I first heard about the “Dressing Downton” fashion exhibit, featuring costumes worn on Downton Abbey, almost two years ago, and didn’t think much of it, because it wasn’t going to be on display in St. Louis. But when I found out that it was going to be in Nashville this summer, at Cheekwood Estate and Gardens, a place that we have a reciprocal membership to through the Missouri Botanical Garden, I knew I was going to have to see it for myself. I wasn’t disappointed…not only were the costumes on display gorgeous, there were more of them than I was expecting!
The first big display of three costumes, in front of a Highclere Castle backdrop, was especially eye-catching.
The Dowager Countess’ Edwardian mourning costume is, in my opinion, an iconic early Downton Abbey look:
Lord and Lady Grantham’s outfits are also easily recognizable:
In that same room was Lady Mary’s riding costume:
We moved on to wartime looks worn by Matthew Crawley and Lady Mary:
And a lovely tailored outfit also worn by Lady Mary:
I loved seeing Branson’s chauffeur’s uniform next to a lovely blue suit worn by Lady Sybil:
And, of course, Lady Sybil’s nurse’s uniform:
Lady Edith may not have been my favorite character, but the detail on her coat was amazing, and I liked the use of props in the display, too:
And, while we all remember Lady Sybil shocking the family in her harem pants outfit, let’s not forget that Lady Edith also wore breeches when she was working on the farm:
We then moved on to more formal wear. This beautiful evening dress worn by Lady Mary had amazing details:
Another wartime look, featuring a dress uniform worn by the Earl, and lovely dress and jacket worn by the Countess, were especially eye-catching flanked by a Union Flag bunting:
There were also lots of informative signs spread throughout the exhibit:
I was glad that there was a section dedicated to the wardrobe worn by some of the downstairs staff. I especially enjoyed seeing how the keys attached to Mrs. Hughes’ uniform:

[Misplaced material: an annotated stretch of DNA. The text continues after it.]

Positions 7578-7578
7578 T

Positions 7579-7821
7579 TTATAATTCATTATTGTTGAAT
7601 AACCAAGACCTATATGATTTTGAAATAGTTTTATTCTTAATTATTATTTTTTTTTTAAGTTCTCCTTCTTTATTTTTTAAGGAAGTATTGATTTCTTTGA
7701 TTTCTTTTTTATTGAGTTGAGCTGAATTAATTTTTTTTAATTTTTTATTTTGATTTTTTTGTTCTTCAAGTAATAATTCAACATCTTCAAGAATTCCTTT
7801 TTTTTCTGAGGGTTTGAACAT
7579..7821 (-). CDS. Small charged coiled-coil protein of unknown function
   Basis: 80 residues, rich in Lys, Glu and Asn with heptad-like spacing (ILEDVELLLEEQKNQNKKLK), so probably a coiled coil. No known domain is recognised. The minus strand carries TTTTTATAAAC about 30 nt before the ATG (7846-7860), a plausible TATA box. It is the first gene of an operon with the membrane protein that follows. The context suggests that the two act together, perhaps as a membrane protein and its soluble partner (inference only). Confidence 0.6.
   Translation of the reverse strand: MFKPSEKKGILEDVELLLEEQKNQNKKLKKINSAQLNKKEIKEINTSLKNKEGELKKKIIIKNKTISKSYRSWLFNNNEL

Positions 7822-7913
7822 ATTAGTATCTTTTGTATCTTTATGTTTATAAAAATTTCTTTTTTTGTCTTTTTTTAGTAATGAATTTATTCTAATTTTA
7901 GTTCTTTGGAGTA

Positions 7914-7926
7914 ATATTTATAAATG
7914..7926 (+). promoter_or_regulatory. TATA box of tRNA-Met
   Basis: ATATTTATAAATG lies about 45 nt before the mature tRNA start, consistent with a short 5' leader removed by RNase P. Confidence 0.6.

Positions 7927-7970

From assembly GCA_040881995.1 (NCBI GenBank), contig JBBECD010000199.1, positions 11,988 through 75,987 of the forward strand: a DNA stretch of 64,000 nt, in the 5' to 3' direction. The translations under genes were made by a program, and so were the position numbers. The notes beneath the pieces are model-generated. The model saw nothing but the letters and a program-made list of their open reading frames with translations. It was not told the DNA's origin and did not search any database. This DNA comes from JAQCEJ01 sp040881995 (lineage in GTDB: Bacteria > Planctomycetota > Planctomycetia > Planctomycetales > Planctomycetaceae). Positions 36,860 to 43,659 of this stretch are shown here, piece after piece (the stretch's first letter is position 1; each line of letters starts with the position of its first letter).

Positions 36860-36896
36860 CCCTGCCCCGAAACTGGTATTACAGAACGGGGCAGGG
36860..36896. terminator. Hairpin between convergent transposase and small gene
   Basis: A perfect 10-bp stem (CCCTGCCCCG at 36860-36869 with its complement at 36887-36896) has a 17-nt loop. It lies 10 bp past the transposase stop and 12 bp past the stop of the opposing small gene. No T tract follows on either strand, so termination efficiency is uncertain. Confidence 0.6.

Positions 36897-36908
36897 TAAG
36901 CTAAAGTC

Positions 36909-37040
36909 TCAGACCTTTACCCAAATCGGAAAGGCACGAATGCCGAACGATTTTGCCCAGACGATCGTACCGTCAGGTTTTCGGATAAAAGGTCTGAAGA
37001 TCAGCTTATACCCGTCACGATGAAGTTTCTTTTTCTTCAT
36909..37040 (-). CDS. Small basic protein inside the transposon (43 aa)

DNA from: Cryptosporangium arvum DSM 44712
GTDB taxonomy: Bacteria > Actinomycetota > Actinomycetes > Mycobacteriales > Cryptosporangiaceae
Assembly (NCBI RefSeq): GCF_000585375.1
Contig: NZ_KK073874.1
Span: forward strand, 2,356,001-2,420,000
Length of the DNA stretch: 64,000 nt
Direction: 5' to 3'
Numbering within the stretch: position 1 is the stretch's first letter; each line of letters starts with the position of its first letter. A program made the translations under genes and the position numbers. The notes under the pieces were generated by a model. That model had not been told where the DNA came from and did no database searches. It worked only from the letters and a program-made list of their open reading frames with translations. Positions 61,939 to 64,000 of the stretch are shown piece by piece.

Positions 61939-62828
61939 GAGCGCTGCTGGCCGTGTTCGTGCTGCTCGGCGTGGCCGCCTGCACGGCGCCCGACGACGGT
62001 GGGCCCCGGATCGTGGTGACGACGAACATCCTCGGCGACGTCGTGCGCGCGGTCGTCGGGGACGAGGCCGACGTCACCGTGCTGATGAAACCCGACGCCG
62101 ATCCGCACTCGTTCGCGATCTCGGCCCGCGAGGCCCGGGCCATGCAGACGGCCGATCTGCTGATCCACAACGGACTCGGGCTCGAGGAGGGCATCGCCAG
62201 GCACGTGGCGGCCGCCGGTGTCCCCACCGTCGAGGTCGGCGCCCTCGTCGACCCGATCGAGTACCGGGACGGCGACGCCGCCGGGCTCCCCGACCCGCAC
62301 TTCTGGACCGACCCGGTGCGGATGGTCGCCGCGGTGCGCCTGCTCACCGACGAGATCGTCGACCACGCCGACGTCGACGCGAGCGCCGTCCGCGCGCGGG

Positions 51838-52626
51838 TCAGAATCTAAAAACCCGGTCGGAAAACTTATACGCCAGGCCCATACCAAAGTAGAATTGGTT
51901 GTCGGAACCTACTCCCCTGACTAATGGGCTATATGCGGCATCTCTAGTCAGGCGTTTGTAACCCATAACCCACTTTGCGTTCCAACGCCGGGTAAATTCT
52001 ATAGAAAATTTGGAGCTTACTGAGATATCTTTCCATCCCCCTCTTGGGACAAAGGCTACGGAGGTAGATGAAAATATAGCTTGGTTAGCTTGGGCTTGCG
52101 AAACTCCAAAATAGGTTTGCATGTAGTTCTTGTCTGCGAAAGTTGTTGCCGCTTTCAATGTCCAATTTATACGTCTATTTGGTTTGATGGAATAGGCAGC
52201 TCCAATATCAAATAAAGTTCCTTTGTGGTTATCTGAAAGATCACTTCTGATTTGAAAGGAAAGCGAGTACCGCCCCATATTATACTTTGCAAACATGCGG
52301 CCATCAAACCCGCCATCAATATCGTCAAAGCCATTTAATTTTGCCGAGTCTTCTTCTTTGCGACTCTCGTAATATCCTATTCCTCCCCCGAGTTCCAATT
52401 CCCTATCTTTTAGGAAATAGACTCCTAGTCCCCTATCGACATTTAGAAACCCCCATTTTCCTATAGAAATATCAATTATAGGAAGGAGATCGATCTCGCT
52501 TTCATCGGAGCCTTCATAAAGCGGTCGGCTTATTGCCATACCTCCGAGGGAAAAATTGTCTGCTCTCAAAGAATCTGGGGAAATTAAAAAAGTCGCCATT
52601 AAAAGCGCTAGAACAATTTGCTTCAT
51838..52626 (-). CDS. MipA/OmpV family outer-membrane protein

And not only did I get a look at the maids’ uniform, but also another beautiful evening dress worn by Lady Mary:
We saw the “plus fours” worn by Lord Grantham when he was out and about on the estate, as well as a three-piece suit and coat worn by the scheming Sir Richard Carlisle:
The security guard working at the exhibit when we were there was very knowledgeable…he informed us that this detailed dress, worn by Lady Cora at Lady Edith’s (non)wedding, was made from a vintage tablecloth!
This dress, also worn by the Countess of Grantham, likewise had amazing details:
There was one, and only one, hands-on section. You could actually ring the Downton bells…and we all did!
It was especially interesting to see the one maternity dress on display, worn by Lady Sybil, up close:
Lady Rose may have denied being a flapper, but that’s the first thing that comes to mind when you see this dress, displayed next to the formal wear Jack Ross wore when performing:
This dress worn by Virginia Woolf, which was barely seen on the show, is full of Tambour embroidery work, but I was most impressed by the Bakelite necklace:
Remember when Lady Rose was presented to King George and Queen Mary? There was an entire room dedicated to that episode, and it may have been my favorite…all of those fancy dresses, beautiful tiaras and jewelry, and lovely accessories! This was also the room that explained the Cheekwood-Downton Abbey connection. Huldah Cheek, daughter of Leslie Cheek, who built the estate, was presented at court in a similar fashion.
The lavender dress worn by the Countess of Grantham was displayed with the dress worn by Madeline Allsopp, along with all of their beautiful accessories from tiaras to necklaces to feather fans:
Freda Dudley Ward’s unbelievably intricate dress was also on display:
After all that, Lady Edith’s boyish silk dress was almost boring…but not quite, thanks to the lovely embellishments:
Another beautiful dress worn by the Dowager Countess…seeing clothing actually worn by Maggie Smith truly brought a tear to my eye!
This dress worn by Martha Levinson wasn’t too amazing, but the necklace paired with it certainly was!
And another of Mrs. Levinson’s styles, featuring a coat trimmed with fox fur:
The final costumes were not in the exhibit itself, but spread throughout the mansion at Cheekwood. We saw a footman’s uniform, and I made sure to pay close attention to the buttons:
And white tie apparel worn by Matthew and Lady Mary, appropriately displayed in the formal dining room:
This was an unbelievable exhibit, and I’m so glad we had the opportunity to see it. The workmanship that went into the costumes is truly amazing, and seeing the level of detail up close was an experience. It brought one of my favorite TV shows to life in a way I didn’t know was possible!